Rutgers' Mulcahy able to revolutionize offense under Pikiell


When most Rutgers fans were previewing the season, the key focus was on the impact key returning contributors, like junior guard Geo Baker and sophomore forward Ron Harper Jr., would have.

But there’s another intriguing prospect for the Scarlet Knights (4-1) this year that could revolutionize their offense in the Steve Pikiell era: true freshman guard Paul Mulcahy.

A four-star prospect out of Gill St. Bernard’s in Bayonne, New Jersey, Mulcahy brings a skillset and upside that Rutgers hasn’t seen in years. What stands out the most about his game is his passing. At 6-foot-6-inches, he has the length and basketball IQ to find perfect passing lanes for his teammates. When he was signed last year, Pikiell said that he was “one of the best passers in the country.”

Mulcahy was arguably the biggest recruiting win that the Knights have had under Pikiell. During his senior season at Gill St. Bernard’s, Mulcahy averaged a triple-double with 18.1 points, 10.2 rebounds and 10.1 assists — becoming the first New Jersey high school player to average a triple-double since 1993. 

As New Jersey’s seventh ranked prospect, Mulcahy received 17 offers during his recruitment, including those from rival Seton Hall and tournament regulars like Florida and Virginia Tech. Ultimately, he decided to come to the Banks and play a part in what Rutgers fans hope will be a return to the postseason.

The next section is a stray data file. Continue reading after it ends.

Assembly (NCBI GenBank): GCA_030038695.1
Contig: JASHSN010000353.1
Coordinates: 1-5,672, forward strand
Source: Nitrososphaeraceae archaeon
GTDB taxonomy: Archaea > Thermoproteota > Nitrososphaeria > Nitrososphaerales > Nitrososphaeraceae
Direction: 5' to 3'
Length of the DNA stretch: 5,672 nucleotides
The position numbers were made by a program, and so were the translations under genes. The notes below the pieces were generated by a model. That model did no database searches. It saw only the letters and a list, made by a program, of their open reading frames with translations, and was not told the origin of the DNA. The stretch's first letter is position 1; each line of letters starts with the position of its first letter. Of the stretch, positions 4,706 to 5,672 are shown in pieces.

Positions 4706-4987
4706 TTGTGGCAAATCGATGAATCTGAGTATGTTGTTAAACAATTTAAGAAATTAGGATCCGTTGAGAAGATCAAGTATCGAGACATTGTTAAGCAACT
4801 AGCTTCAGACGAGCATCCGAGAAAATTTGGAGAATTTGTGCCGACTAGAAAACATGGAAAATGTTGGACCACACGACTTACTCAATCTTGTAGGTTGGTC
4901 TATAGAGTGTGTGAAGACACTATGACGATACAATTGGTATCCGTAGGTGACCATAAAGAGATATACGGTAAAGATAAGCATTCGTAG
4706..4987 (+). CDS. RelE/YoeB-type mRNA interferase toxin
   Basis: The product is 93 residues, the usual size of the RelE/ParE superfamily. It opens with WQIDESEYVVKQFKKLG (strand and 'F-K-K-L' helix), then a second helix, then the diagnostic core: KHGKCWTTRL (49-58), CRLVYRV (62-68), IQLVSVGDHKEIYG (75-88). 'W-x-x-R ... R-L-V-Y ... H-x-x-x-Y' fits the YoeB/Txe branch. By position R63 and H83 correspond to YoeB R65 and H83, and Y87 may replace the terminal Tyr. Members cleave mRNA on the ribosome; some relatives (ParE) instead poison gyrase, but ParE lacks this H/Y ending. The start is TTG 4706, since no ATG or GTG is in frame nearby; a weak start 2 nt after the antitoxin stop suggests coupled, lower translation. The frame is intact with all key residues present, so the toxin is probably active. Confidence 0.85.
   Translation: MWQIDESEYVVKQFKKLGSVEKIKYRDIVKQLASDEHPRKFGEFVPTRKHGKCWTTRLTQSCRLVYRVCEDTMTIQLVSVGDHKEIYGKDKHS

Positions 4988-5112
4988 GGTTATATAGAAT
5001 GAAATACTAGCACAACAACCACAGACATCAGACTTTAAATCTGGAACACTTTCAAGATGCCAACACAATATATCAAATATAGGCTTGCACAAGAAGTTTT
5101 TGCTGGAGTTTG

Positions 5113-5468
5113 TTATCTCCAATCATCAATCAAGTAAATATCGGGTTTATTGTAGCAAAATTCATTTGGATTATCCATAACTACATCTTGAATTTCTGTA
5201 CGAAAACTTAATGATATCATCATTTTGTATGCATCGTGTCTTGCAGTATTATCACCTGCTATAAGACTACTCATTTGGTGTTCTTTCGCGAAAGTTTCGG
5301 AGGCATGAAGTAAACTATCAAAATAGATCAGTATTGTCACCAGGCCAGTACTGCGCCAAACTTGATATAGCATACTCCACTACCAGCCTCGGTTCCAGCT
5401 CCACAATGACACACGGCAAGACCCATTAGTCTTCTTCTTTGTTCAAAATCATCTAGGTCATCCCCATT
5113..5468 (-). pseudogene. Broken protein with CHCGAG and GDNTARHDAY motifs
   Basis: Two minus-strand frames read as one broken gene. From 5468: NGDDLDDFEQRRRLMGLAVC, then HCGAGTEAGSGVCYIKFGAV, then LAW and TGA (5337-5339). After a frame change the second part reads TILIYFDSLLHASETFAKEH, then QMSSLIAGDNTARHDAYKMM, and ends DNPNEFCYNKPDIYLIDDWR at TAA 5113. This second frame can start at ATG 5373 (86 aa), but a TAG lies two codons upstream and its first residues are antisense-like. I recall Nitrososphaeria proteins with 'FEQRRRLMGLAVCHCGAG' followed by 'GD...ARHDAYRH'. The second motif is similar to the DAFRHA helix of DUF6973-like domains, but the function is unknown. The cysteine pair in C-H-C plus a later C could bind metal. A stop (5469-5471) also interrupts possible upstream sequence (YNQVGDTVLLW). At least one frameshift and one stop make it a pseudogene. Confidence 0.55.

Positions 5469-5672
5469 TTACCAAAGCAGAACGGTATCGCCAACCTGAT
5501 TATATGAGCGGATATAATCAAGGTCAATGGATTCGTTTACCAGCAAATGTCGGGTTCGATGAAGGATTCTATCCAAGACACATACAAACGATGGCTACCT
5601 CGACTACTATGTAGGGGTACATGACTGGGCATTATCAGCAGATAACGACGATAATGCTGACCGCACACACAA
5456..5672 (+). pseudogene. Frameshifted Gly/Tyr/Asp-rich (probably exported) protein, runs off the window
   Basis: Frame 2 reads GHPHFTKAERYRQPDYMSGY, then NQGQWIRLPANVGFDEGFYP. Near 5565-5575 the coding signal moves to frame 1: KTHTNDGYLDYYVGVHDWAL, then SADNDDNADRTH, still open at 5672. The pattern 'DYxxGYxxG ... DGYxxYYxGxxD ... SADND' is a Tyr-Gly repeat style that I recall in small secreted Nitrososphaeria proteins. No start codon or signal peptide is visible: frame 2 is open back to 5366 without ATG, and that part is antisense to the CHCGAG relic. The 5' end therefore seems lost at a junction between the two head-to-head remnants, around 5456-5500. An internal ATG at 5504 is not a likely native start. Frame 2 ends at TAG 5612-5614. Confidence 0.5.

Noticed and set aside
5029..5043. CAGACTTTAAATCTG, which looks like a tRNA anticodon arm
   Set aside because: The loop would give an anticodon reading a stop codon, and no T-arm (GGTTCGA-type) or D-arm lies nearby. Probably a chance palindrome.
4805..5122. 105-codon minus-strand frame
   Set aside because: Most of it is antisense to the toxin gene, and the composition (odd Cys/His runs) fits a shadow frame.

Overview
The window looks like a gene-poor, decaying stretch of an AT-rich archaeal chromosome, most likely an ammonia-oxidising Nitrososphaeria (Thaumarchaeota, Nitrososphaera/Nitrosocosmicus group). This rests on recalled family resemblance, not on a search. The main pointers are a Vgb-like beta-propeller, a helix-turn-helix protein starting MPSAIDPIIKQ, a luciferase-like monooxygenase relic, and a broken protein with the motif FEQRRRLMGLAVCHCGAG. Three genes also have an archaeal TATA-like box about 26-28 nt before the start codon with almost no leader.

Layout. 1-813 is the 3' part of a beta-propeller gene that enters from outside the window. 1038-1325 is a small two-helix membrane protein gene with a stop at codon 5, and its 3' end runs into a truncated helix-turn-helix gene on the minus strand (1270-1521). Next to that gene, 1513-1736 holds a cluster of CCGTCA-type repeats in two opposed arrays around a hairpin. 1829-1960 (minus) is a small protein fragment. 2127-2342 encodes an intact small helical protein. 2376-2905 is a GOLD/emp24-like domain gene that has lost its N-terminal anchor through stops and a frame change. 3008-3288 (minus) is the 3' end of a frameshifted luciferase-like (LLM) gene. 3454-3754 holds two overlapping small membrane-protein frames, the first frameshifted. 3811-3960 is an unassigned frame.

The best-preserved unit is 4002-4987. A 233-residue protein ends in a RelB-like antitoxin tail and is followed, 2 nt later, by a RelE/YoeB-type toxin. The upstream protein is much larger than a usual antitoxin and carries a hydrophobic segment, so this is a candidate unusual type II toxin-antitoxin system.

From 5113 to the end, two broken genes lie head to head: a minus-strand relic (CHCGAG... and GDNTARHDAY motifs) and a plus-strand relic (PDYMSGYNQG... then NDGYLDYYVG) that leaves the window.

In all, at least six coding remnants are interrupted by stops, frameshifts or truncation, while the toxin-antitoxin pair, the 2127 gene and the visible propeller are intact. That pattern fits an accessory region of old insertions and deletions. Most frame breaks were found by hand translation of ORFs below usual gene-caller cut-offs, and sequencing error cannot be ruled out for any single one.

Mulcahy could also fill a major need for this Knights team. While they have a talented backcourt led by Baker and sophomore guard Caleb McConnell, Mulcahy is the prototypical pass-first point guard. Given that Rutgers was 224th in the country in assists last year, his court vision should provide a spark for the offense and get the team to the next level.

The talented freshman saw the court for the first time in the offseason, as the Knights traveled to Spain in August and played closed-door scrimmages. It was a new experience for Mulcahy, who says the competition in Europe gave him a better idea of what life after high school would look like.

"The players were older, (so a lot of the guys were) more physical," Mulcahy said. "They play with their heads more over there."

One of the biggest question for Mulcahy is how he would adjust to the physicality of the Big Ten. In high school, he was only 6-foot-6-inches and 186 pounds. Since coming to Rutgers, he's added 20 pounds and looks like a more physical player when driving to the paint.

Mulcahy hasn’t set the world on fire so far, only averaging 3 points, 2.6 assists and 2.5 rebounds per game. Pikiell has decided to go with Baker, McConnell and junior guard Jacob Young in the rotation over Mulcahy, opting for experience over potential to start off the season.

But as Mulcahy comes into his own, it wouldn't be surprising to see him featured more prominently in the rotation. It would draw comparisons to what Knights fans saw last year, as sophomore guards Montez Mathis and Ron Harper Jr. took minutes away from Issa Thiam and junior guard Peter Kiss in the latter part of the season.

Regardless of what the rest of his freshman year holds, Mulcahy has all of the intangibles you look for in a Big Ten point guard. For a team that needs a facilitator to take its offense to the next level, Mulcahy could be the guy it needs to get there.


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